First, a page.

Also, your Current Reality Statement will help you become aware and conscious of your current status in your life. Perhaps you’ve been going through the motions—but now you’re aware. And by being aware, you can make changes.
I recommend that you write a Current Reality Statement every year so that you are always conscious of where you are and also to see how much you’ve progressed.
Lesson 5: Create a Game Plan.
Now that you know where you’re at currently, it’s time to devise a game plan for where you want to go in your career. Your game plan can include your goals, habits you want to establish, a “Bucket List,” an accountability log, etc. Something that I learned from one of my favorite authors, Robin Sharma, is the idea of setting your “Big Five” goals for the year.
So what are your goals for the year? What are your goals for the month? What are your goals for the week? Take some time and organize all of these items in a document that you can review consistently. Put together a plan to review your Game Plan at least once a week.
Lesson 6: Conduct Personal Reviews.
Conduct personal reviews on a consistent basis—weekly reviews, monthly reviews, and annual reviews. In these reviews, you can assess where you’re at and if you’re making progress on the goals and objectives you set for yourself. These personal reviews allow you to be very conscious and deliberate with your career and life.
Lesson 7: Establish Good Habits.
Most of you know that you should establish good habits, so I won’t expand too much on this one. One thing that I do recommend you doing though is to identify the potential behaviors that would make the most positive impact on your career and life if you were to establish them as habits. Then create a plan for implementing them into your life.
Lesson 8: Read.
Getting into the habit of reading is one of the best things that I ever did for my career (and life). There is so much information out there. Anything that you want to do has most likely been done by someone already—and there’s probably a book about what you’re trying to do, too. Read the books!
Start small. Ten pages a day of a good book—you can make the time to squeeze in 10 pages a day—and watch your career and life change as you continue with this habit.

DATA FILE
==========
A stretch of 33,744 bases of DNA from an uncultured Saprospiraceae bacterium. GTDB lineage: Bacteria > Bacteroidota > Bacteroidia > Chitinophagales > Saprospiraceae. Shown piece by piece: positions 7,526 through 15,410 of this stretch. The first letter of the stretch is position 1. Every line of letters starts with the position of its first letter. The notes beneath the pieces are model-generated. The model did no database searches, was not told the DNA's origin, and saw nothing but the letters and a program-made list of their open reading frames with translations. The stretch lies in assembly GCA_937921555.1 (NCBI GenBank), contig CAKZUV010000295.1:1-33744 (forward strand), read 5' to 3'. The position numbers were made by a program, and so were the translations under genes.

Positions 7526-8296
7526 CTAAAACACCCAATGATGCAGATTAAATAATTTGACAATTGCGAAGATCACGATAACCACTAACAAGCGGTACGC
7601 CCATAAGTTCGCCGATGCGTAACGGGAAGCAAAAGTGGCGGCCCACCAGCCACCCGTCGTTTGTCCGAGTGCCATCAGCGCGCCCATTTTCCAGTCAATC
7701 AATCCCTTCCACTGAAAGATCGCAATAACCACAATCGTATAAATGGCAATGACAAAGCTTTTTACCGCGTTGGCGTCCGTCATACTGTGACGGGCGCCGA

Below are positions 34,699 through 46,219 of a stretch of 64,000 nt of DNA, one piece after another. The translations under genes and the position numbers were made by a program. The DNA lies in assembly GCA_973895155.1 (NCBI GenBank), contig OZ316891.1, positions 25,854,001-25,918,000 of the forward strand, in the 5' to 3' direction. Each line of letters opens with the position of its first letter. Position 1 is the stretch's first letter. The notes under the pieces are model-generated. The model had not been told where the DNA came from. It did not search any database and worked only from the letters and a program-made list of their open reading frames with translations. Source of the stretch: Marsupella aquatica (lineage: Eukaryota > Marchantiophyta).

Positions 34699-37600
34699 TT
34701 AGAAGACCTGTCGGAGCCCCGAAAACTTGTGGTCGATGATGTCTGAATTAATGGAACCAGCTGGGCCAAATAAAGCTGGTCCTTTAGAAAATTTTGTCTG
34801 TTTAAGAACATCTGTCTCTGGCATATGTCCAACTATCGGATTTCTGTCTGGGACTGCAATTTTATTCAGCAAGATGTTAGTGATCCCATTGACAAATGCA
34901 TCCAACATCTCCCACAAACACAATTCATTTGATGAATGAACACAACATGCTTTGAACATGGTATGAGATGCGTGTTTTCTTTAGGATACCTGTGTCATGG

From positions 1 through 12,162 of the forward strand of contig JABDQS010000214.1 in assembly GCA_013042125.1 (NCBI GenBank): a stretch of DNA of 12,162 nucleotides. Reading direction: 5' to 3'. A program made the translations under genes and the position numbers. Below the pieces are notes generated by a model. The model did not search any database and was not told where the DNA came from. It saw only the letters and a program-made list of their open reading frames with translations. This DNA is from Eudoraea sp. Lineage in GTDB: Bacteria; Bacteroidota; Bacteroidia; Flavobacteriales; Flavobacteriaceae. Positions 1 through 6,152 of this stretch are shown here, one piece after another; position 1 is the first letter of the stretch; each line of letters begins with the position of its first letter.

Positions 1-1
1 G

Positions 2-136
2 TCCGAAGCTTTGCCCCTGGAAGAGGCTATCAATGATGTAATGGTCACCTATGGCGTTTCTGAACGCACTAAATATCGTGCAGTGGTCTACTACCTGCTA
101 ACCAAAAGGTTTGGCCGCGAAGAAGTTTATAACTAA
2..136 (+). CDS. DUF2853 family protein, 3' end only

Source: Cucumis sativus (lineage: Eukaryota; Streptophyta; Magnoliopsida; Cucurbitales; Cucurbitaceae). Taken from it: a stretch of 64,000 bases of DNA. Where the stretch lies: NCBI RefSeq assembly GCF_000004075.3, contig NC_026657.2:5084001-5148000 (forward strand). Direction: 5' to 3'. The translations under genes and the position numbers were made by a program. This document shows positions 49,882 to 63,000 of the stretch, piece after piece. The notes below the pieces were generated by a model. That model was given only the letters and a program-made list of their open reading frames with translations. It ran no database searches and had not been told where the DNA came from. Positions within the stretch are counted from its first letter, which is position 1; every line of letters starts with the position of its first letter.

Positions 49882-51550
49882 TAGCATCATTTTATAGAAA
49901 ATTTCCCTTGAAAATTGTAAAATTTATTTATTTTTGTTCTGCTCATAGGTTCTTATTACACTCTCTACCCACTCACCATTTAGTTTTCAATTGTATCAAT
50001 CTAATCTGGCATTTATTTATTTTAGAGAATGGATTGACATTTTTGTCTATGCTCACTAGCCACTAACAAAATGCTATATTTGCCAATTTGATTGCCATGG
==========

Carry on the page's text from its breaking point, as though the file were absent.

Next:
Lesson 9: Take Action.
But don’t just read and not doing anything about what you’ve read. You have to take action on the things you learn. I recommend that you take notes on everything you read and track them somewhere. You may not remember all of the valuable ideas and concepts you learn from your reading, but if you have notes on these books, then you can always refer back to them.
When you finish taking your notes, create action items and incorporate them into your master game plan.
Lesson 10: Be Like Lebron and “Warm Up” Every Morning.
Could you imagine Lebron James showing up to the arena for his 7:30 PM game at 7:25 PM and then playing without warming up? Well, this is essentially what you do if your work day starts at 9 AM and you show up at your office at 8:55 PM with zero preparation.
Who do you think will have a more successful career—the person who spends an hour in the morning preparing him/herself to have a successful day or the person who just shows up at the office to start the work day after sleeping in late and is all frazzled from fighting traffic?
Set yourself apart from everyone else. Do the things that unsuccessful people are not willing to do. Get ready for your day by “warming up” and be completely prepared to crush it. Read, journal, work out, eat a healthy breakfast, review your goals, listen to a motivational podcast, plan your To-Do’s for the day, etc. These are things that you can do in the morning to prepare.
Justin Hong is the Managing Partner at Highly Relevant and is an avid fan/consumer/participant of books (business, leadership, personal development), the Dallas Mavericks, food (all kinds… literally), and ridiculous discussions that are probably not appropriate for this blog.